Courtesy titleIn the British peerage system, wives, children, and other close relatives of a peer are addressed by styless that may mislead those unacquainted with the system into thinking that they have substantive titles.
If a peer of the rank of Earl, Marquess, or Duke has more than one title, his eldest son uses one of the lesser titles. (The eldest sons of Barons and Viscounts do not recieve such a privilege.) If that eldest son has an eldest son, and there are additional titles available, he too may use a lesser title. For example, the Duke of Norfolk is also the Earl of Arundel and Lord Maltravers, and so his son may be styled Earl of Arundel, and the grandson styled Lord Maltravers. However, only the grandfather is a peer: the other two remain 'commoners' until they actually acquire a substantive title. Also, such courtesy titles are only used by the peer's eldest son, and the eldest son's eldest son, and so forth. Other descendants are not permitted to use the peer's subsidiary titles.
The actual title used is a matter of family tradition; it is usually chosen to avoid confusion with other peerage title. For instance, the Duke of Wellington is also the Marquess of Wellington and the Marquess Duoro. The Duke's son does not become the Marquess of Wellington (which could potentially cause confusion between the son and the father), instead becoming the Marquess Duoro.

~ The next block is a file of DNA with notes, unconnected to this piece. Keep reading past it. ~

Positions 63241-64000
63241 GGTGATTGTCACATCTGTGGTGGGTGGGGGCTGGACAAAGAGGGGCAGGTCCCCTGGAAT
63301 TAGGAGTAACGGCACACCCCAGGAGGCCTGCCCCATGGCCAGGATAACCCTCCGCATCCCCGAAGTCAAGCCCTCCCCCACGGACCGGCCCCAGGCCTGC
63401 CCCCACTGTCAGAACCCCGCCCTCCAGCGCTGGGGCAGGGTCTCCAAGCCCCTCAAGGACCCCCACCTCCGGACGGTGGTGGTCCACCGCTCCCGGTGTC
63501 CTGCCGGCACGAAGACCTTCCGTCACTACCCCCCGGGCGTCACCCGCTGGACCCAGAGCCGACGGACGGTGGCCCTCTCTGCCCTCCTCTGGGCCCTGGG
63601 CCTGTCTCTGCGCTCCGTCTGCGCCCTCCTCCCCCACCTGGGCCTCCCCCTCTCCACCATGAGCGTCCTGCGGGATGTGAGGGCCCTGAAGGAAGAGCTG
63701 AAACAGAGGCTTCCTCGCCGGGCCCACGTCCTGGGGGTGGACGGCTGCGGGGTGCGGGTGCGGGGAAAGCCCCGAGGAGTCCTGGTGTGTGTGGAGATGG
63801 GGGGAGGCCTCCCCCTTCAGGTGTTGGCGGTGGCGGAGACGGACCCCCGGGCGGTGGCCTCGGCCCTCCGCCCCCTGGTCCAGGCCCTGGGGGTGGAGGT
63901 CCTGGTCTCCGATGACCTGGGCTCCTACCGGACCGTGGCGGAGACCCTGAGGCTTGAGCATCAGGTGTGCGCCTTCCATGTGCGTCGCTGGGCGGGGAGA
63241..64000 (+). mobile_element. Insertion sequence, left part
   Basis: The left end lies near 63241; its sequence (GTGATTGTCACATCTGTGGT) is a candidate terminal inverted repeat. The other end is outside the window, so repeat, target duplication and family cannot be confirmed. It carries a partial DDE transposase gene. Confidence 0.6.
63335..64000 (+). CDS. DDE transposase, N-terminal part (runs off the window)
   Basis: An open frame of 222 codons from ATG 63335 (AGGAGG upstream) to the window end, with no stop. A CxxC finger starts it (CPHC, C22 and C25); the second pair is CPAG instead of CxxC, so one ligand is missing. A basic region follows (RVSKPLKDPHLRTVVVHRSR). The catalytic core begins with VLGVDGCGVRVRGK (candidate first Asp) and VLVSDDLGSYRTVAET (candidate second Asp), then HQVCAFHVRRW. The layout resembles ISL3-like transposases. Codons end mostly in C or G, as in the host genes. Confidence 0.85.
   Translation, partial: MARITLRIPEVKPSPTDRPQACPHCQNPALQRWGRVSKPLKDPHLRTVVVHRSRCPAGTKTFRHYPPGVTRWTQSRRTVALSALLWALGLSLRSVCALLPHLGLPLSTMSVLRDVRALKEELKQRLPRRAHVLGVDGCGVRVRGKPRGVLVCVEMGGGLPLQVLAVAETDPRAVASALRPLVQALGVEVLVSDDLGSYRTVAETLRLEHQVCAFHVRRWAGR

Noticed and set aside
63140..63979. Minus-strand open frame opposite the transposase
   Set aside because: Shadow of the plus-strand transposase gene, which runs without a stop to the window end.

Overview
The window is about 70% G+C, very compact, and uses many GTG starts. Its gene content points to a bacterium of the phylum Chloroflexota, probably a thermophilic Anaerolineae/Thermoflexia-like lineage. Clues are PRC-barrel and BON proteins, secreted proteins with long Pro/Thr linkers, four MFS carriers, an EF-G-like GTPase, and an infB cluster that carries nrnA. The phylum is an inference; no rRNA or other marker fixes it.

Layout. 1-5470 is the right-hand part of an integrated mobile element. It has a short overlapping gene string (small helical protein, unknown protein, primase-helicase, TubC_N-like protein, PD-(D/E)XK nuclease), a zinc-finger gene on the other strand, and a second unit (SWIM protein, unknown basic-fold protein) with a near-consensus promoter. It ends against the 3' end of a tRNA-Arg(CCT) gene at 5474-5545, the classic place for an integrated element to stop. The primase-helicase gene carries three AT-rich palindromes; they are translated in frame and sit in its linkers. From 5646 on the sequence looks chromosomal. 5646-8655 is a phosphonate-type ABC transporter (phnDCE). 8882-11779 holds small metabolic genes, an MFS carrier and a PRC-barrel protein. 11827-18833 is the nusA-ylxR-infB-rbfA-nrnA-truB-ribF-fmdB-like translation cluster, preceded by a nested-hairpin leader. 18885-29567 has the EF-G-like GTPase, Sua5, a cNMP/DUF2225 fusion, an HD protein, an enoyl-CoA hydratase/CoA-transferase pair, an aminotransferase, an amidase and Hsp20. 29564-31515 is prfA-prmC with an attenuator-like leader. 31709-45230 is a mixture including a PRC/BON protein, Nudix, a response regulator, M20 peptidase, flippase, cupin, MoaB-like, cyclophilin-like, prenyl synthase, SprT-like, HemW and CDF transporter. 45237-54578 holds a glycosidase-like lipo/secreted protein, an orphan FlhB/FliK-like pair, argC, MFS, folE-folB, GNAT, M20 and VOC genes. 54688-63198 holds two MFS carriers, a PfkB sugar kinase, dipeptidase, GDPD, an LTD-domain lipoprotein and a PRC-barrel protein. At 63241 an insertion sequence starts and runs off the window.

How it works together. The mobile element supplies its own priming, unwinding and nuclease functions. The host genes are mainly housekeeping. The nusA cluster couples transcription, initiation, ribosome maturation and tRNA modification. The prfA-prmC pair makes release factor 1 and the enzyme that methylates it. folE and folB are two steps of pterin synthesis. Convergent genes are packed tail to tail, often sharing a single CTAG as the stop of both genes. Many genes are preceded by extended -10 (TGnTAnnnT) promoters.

A peer's wife takes her courtesy title based on her husband's rank, unless she herself has a higher title. Thus a baron's wife is called "baroness", an earl's wife is called a "countess", a duke's wife a "duchess", etc. Despite being referred to as a "peeress", she does not, however, become a peer "in her own right": these are 'styles', not substantive titles.
Another form of courtesy title, in the form of an honorific prefix, is granted to younger sons, and all daughters of peers. The rules differ for different ranks of peers: the children of a baron, for example, get the prefix "Hon.", the daughters of an earl are called "Lady", and so on:
|Peer||Wife||Eldest Son||Younger Son||Unmarried Daughter|
|Duke||Duchess||Father's Subsidiary Title||Lord [Firstname] [Lastname]||Lady [Firstname] [Lastname]|
|Marquess||Marchioness||Father's Subsidiary Title||Lord [Firstname] [Lastname]||Lady [Firstname] [Lastname]|
|Earl||Countess||Father's Subsidiary Title||The Honourable [Firstname] [Lastname]||Lady [Firstname] [Lastname]|
|Viscount||Viscountess||The Honourable [Firstname] [Lastname]||The Honourable [Firstname] [Lastname]||The Honourable [Firstname] [Lastname]|
|Baron||Baroness||The Honourable [Firstname] [Lastname]||The Honourable [Firstname] [Lastname]||The Honourable [Firstname] [Lastname]|
Note that a peer's daughter that marries a commoner retains her courtesy title (substituting her husband's surname for the maiden name), but if she marries a peer, she gains the courtesy title as that peer's wife. Also note that when the children of a peeress in her own right (a peeress that holds a substantive title) gain courtesy titles as usual, but the husband recieves no special distinction.